Henry also needed to control the nobility because if he didn’t, or only managed to control a minority, he could have a revolution, and Nobles, together, had a lot more money and power than the king himself. Firstly he gave the Earl of Surrey his lands back, bits at a time to ensure his loyalty, while having him as a key figurehead in the north to stop rebellions, since the north largely supported Richard and Henry needed to find a way of controlling them. Also Henry didn’t get rid of all the Yorkist nobles in the council, only those who thought against him. He did this so that he wouldn’t have a full scale Yorkist rebellion on his hands, but he couldn’t have people who wanted him dead and had fought against him on his council. As well as this, Henry needed to be effective at getting England onto a secure financial footing.
Natural law is one of the most major philosophical and political influences on the Declaration of Independence. Many people interpret the natural law in extremely different ways. Thomas Hobbes believed man cannot survive in a “natural state” without rule or government. He believed it was the government’s job to tightly enforce the people or the people would turn to chaos. Locke believed the power of the government came from the people and if the people are not happy with government actions then they have every right to overthrow the government.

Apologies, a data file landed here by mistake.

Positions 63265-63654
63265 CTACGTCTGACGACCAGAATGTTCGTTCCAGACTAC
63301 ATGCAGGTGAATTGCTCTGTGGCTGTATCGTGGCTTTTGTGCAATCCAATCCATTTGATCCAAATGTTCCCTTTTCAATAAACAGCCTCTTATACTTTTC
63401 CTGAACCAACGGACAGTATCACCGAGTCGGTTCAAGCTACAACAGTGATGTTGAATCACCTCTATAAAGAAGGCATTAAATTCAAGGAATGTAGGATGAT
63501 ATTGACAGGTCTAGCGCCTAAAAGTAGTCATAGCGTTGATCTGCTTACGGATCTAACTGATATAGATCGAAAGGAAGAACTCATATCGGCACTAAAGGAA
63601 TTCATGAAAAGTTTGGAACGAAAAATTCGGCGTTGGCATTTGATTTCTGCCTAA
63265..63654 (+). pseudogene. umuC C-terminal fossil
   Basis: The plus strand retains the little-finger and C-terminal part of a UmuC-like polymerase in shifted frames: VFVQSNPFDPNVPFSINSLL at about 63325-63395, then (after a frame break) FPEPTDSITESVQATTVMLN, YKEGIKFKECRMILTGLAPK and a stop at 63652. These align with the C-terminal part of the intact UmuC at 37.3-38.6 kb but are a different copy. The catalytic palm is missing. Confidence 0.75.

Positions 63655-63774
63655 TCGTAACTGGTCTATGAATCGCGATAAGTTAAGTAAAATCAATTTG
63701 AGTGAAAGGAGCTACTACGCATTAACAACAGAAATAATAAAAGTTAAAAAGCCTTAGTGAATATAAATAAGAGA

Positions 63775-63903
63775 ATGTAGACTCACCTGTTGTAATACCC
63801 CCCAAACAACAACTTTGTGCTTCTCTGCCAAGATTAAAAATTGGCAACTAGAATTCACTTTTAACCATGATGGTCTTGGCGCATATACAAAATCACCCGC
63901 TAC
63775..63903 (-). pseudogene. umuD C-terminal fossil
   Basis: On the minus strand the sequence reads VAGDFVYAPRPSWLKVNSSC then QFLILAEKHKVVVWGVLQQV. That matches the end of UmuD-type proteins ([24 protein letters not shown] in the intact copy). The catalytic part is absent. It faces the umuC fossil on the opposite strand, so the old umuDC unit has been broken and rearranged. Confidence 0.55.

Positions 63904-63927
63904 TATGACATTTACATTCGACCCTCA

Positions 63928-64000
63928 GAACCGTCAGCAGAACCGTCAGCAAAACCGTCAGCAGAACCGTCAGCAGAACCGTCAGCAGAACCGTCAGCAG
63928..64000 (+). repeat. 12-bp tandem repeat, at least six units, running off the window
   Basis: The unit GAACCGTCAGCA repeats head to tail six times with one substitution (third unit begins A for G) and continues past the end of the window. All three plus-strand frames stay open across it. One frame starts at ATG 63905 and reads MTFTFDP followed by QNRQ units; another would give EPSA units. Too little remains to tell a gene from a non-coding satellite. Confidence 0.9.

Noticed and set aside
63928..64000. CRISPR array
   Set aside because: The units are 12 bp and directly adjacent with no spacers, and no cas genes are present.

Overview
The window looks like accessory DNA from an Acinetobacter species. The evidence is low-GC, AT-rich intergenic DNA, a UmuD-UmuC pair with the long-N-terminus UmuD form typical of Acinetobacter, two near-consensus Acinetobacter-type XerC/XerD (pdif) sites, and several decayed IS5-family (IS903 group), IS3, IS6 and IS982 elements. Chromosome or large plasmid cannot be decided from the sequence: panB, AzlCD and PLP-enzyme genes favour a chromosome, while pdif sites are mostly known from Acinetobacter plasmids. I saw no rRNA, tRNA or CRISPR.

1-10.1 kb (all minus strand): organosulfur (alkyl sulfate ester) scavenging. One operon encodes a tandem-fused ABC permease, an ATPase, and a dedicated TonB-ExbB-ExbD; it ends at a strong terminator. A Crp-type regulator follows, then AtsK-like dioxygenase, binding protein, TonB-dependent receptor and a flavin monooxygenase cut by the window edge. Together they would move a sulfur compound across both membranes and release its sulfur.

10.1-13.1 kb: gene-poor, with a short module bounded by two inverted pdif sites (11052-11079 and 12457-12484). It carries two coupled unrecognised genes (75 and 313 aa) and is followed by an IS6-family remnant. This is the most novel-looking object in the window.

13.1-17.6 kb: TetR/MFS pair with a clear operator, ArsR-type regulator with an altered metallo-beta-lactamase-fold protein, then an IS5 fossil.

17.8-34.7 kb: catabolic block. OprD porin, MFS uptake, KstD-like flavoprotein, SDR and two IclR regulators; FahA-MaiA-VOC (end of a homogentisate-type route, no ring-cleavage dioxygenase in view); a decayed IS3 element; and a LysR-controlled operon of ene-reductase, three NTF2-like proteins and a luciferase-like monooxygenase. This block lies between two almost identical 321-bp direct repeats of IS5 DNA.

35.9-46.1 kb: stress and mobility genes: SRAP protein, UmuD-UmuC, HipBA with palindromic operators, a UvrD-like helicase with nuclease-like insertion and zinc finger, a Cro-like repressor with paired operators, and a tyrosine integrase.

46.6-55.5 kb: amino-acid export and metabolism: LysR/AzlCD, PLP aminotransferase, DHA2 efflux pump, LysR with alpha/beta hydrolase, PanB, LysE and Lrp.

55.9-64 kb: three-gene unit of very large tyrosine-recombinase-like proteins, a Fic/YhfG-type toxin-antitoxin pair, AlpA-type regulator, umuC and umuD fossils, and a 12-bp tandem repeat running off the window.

Furthermore, Stalin’s use of devious tactics also played a large role in securing his position in the party, as they allowed him to undermine his opponents and strengthen his position by reducing support for them. Overall, although the main reason that Stalin was able to succeed in the leadership struggle was his ability to manipulate the party machine, Stalin’s devious tactics and his alliances were also vital in securing his position as leader. Stalin’s ability to manipulate the party machine was extremely vital in securing him success in the leadership struggle, as it allowed him to eliminate Trotsky, Zinoviev and Kamenev from the struggle. As General Secretary, Stalin was able to control who sat in Party Congress. By placing his supporters in Party congress, Stalin was able to ensure that his opponents could not gain any power or support, therefore ensuring that these opponents could be ruled out of the struggle.
We are all power hungry and action oriented. This drive for power that we have leads to seek it, yet there are limited resources. Because of this, there is a war of “every man against every man”. Because of this, Hobbes believes in Rex Lex, or “the king is law”. The government needs to keep society in order to preserve the peace, and we need a sovereign leader to be all powerful (leviathan).
So for example if the allies in the west did not promise to rebuild Germany and try to stop every country from becoming communist when they threatened to even if it through fair vote (rare as it was). It can be argued that the cold war was an avoidable one. Firstly the Russians were very aggressive in creating a buffer zone and in fact created communist states practically all over Eastern Europe and made much more than a buffer zone and Stalin was at the heart of all these communist political movements and was trying to spread his influence to even Italy and France. This worried the west very much because they thought their very freedom was being threatened but more importantly the more states that became communist the less ttade there was. The west needed trade partners in the east and they couldn’t trade with communist states.